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Gun-In-Each-Home A Bizarre, Bad Idea

Benewah County (Idaho) Commissioner Jack Buell isn’t a left-wing, granola-chewing, tree-hugging animal lover from New York.

Nor is he a gun hater.

Buell, the straight-shooting owner of a St. Maries trucking company, owns guns (as do fellow commissioners N.L. “Bud” McCall and George “Bud” Mills), loves guns and is a member of the National Rifle Association.

So, when Buell says he won’t vote for a proposed ordinance that would require all Benewah County households to have guns and ammunition, you’d better believe there’s something terribly wrong with the idea.

Buell and his fellow commissioners know the goofy plan being pushed by the Tenth Amendment Coalition is unenforceable and as unconstitutional as outlawing gun ownership altogether. As county Prosecutor Nancy Wolff argues, the Second Amendment “right to bear arms” implies a freedom of choice to own - or not to own - a gun.

Fortunately, Buell has gotten his fellow commissioners to come around to his way of thinking. McCall and Mills had flirted with the idea of passing a toothless gun-in-every-home resolution to appease the mob that had collected 1,000 signatures asking for one.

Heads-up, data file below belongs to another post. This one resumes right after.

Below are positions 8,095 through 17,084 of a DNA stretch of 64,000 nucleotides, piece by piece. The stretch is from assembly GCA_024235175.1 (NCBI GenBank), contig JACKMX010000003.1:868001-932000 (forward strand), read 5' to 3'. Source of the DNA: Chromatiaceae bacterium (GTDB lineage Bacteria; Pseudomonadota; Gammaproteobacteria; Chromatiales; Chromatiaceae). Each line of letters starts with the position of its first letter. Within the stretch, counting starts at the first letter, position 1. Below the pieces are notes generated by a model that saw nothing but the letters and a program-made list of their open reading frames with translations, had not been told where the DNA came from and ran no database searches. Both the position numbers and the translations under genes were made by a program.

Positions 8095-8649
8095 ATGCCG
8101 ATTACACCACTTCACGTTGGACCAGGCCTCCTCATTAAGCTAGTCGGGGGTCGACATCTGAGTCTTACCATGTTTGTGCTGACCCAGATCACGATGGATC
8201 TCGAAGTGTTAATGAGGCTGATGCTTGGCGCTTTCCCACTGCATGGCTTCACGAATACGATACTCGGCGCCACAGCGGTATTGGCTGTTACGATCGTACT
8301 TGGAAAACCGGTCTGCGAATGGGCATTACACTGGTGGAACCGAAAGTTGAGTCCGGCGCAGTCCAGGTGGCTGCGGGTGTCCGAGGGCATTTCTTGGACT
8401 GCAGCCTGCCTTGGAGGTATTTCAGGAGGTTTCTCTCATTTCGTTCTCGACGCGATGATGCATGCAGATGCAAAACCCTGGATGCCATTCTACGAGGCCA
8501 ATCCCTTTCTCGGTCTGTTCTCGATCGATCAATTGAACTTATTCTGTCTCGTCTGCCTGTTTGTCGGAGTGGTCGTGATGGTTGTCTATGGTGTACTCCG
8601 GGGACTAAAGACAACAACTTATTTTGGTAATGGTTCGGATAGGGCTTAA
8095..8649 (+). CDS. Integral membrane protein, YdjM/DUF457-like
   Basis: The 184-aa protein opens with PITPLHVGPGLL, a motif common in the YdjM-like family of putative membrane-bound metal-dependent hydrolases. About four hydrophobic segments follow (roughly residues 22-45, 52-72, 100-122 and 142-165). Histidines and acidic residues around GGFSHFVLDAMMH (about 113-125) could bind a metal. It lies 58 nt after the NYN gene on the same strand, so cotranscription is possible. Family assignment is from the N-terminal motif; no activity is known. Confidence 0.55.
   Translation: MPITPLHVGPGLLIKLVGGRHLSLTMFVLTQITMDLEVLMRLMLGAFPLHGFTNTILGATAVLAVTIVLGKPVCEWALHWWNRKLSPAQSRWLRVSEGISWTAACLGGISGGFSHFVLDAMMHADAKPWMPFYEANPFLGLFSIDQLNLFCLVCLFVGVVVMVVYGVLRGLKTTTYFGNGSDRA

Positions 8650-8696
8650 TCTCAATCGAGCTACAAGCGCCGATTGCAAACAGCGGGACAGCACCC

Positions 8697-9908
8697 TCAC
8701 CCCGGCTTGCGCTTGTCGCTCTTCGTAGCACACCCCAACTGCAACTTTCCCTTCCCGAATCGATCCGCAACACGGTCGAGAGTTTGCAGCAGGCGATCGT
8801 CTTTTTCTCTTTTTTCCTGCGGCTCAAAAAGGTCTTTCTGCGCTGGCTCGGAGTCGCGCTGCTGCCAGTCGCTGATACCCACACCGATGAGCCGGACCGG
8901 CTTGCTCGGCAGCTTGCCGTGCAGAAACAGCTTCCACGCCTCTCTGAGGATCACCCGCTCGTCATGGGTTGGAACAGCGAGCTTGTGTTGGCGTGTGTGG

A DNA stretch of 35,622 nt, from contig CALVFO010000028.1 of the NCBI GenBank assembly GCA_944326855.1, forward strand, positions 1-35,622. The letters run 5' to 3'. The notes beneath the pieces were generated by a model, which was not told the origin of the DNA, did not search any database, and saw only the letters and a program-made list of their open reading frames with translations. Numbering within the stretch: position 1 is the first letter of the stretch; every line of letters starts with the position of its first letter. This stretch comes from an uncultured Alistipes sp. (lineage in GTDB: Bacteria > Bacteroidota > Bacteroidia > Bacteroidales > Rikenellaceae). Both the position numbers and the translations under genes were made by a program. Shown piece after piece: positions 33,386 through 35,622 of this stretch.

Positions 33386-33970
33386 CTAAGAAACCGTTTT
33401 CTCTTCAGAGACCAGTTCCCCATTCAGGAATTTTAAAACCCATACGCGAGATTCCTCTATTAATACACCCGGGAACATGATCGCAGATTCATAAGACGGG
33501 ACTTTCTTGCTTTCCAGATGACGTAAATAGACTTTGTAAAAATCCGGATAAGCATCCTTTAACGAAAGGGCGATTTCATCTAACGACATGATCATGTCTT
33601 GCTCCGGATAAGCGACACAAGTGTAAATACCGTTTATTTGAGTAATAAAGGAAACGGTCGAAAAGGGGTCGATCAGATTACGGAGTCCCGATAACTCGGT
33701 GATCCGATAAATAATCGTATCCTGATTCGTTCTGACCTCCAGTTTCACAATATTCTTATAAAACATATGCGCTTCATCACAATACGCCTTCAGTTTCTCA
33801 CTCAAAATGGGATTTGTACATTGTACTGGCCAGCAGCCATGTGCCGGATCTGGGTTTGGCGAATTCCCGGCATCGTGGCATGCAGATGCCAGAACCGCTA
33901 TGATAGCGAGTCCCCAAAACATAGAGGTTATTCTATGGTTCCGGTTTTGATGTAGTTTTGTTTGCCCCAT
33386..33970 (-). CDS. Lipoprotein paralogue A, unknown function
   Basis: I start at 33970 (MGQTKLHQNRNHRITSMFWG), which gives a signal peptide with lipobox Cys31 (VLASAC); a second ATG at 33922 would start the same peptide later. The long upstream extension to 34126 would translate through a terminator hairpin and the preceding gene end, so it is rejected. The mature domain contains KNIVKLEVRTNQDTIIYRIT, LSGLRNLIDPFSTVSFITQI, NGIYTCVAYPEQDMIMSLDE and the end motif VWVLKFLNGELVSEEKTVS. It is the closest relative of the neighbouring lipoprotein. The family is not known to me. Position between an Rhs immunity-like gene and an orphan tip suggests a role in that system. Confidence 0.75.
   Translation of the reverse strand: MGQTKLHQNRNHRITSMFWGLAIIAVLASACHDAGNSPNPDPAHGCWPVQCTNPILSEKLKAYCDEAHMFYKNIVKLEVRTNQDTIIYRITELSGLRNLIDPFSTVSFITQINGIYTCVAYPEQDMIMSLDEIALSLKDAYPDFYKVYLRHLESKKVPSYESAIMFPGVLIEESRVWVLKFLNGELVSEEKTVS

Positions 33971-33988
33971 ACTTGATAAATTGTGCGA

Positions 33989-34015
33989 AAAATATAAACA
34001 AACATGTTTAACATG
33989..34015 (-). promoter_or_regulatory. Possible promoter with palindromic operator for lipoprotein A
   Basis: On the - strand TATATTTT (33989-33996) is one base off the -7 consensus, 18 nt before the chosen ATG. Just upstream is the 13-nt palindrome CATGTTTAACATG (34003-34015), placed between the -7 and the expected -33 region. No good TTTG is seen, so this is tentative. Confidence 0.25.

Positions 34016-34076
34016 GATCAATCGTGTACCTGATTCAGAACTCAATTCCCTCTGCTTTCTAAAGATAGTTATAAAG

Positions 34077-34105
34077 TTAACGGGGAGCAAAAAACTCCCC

The three deserve kudos for having the political courage not to enact bad law. Said Buell: “I understand where they’re coming from. But we’ve got to come out of this thing not looking foolish.”

Too late, Jack.

The Tenth Amendment Coalition should have dropped this lost cause months ago. By working now for a countywide vote on the issue, it invites a media circus that’s certain to paint all gun advocates as nuts who have no use for an interpretation of the U.S. Constitution other than their own.

Lost in the controversy will be the coalition’s more legitimate beefs about water, wetlands and landfill regulations as well as lack of local input on federally managed lands.

Buell also rightly sees the coalition’s gun gripes as a federal issue, not a local one. The Tenth Amendment Coalition would make better use of its time lobbying Idaho’s sympathetic congressional delegation to protect current gun rights.

Coalition leaders don’t like being lumped with Idaho’s white supremacists and tax protesters. Certainly, there’s no evidence that they’re hatemongers or tax dodgers.

But their insistence on pushing this bizarre measure also shows they’re not mainstream gun owners either.

The following fields overflowed: CREDIT = D.F. Oliveria/For the editorial board

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